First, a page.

04/18/2011 04:34 pm ET | Updated Jun 18, 2011

Peter King Links Politics To Dropped Terror Probe Of Muslim Groups

WASHINGTON -- The House Homeland Security Committee chairman is demanding to know why the Justice Department squashed a prosecution of Islamic advocacy groups, suggesting it was for political reasons.

Rep. Peter King (R-N.Y.) wrote to Attorney General Eric Holding Monday, contending that lower-level federal law enforcers wanted to prosecute a number of groups and individuals named as unindicted coconspirators in an earlier terrorism case against the now-defunct Holy Land Foundation, convicted in 2008 of aiding Hamas.

A judge ruled in a decision unsealed last November that the Council on American Islamic Relations co-founder Omar Ahmad and dozens of others should never have been named publicly as coconspirators, but nevertheless found sufficient evidence to slap that label on them.

Now King, echoing a conservative media report last week, wants Holder to explain why higher-ups at the Justice Department ordered local Justice officials in Texas to drop the follow-on prosecution into CAIR, the Islamic Society of North America and the North American Islamic Trust, among others.

“I have been reliably informed that the decision not to seek indictments ... was usurped by high-ranking officials at Department of Justice headquarters over the vehement and stated objections of special agents and supervisors of the Federal Bureau of Investigation, as well as the prosecutors at the U.S. Attorney’s Office in Dallas, who had investigated and successfully prosecuted the Holy Land Foundation case," King wrote in his letter to Holder.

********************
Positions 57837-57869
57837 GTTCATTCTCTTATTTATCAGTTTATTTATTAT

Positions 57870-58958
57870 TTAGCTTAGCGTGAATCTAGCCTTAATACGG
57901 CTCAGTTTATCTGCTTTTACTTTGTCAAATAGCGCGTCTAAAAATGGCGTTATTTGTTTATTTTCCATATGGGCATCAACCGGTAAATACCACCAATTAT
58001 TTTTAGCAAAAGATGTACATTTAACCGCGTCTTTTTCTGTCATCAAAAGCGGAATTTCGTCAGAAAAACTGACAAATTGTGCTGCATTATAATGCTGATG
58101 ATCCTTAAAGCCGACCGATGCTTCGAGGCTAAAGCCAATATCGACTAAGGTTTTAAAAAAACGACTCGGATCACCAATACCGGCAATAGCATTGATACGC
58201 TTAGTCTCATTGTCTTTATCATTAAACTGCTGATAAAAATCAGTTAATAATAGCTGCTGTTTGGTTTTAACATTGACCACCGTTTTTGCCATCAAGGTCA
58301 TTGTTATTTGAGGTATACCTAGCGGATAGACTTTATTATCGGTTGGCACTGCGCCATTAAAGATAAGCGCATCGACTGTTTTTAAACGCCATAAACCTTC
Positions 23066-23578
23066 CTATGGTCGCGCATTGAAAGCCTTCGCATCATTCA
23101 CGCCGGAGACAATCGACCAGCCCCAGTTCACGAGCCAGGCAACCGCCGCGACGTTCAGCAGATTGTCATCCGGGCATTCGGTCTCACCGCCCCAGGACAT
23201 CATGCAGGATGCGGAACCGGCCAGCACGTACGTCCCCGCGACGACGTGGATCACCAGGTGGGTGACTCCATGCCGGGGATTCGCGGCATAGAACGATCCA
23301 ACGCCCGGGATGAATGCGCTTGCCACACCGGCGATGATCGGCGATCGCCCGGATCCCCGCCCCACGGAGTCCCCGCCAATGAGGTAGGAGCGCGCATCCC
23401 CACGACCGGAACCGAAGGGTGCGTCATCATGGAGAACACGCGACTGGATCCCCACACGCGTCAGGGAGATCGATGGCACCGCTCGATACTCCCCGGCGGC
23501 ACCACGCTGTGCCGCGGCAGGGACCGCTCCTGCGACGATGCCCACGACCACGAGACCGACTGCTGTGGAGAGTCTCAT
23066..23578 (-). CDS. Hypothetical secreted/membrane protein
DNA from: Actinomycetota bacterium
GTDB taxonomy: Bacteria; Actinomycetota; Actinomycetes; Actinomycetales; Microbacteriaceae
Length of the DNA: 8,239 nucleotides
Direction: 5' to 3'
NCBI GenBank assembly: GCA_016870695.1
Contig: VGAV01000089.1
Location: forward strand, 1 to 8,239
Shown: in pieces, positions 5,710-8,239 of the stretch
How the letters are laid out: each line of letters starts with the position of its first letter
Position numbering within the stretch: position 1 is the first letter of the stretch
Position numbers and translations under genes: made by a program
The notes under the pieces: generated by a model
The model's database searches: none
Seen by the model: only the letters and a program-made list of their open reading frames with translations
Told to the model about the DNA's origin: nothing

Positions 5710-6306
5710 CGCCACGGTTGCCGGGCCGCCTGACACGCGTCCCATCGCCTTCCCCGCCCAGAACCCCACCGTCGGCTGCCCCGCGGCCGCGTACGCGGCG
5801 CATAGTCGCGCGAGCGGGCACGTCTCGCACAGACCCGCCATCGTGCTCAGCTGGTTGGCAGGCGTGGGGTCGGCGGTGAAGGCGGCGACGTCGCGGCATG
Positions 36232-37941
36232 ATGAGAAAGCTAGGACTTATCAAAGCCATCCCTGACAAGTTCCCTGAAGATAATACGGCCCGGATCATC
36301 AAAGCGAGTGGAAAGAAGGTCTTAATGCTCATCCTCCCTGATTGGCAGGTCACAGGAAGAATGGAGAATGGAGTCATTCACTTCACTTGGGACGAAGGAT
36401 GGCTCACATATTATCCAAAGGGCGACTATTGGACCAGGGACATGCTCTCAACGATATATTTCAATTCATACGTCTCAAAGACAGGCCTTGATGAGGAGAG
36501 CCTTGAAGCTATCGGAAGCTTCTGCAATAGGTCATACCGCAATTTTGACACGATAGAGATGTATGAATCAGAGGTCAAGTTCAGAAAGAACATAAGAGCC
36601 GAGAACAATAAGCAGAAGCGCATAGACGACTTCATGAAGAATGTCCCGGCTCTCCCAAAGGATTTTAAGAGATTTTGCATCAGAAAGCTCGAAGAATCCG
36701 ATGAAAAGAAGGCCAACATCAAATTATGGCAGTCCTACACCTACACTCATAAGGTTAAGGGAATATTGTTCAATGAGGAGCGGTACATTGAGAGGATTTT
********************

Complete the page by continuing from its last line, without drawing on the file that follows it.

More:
"Their opposition to this decision raises serious doubt that the decision not to prosecute was a valid exercise of prosecutorial discretion,” he charged. "It raises the most serious question for the Justice Department to decline to even attempt to prosecute individuals and organizations, accused by a U.S. Attorney and found by a federal judge, to have a nexus with fundraising for an organization which conducts terror attacks upon civilians."

CAIR and co-founder Ahmad were both linked to the Holy Land Foundation based largely on activities before the Holy Land Foundation was designated a supporter of terrorism by the State Department in 1995, but the judge found that was enough to support the coconspirator label.

Justice Department spokesman Dean Boyd offered a blistering response to King's letter, calling its suggestions "an affront" to federal law enforcers.

"The Justice Department brings prosecutions based on the facts and the evidence, nothing more or less," Boyd said in an emailed statement, adding that all the decisions in the Holy Land case were "guided only by the law and the facts; any suggestion to the contrary is false and unfounded."

He took special exception to the charge that politics may have played a role in the decision to forgo prosecution, and declined to confirm that the matter has been dropped.

"The notion that an individual suspect or organization is immune from Justice Department prosecution solely because of their affiliations, memberships or political leanings is not only false but an affront to Department prosecutors nationwide who bring charges against defendants daily without regard to such considerations," he said.

King and CAIR have been feuding bitterly ever since King announced his plans to hold hearings into the radicalization of American Musilims such as suspected would-be Times Square bomber Faisal Shahzad, the accused Fort Hood shooting suspect Maj. Nidal Hassan and Najibullah Zazi, who was convicted of plotting to bomb New York's subways.

King argued that Muslims are not doing enough to catch traitors, while CAIR and others ripped King, accusing him of vilifying an entire religious group.

King plans more hearings, however, with the next expected to focus on Muslims being turned to terrorism in prisons.

CAIR spokesman Ibrahim Hooper said King's letter to Holder stems from a "personal vendetta against the American Muslim community."

"This is an obvious attempt at political payback for criticism of the anti-Muslim bias in Mr. King’s recent hearing," Hooper said. "Representative King is abusing the power of his office to carry out a political witch hunt targeting American Muslims."

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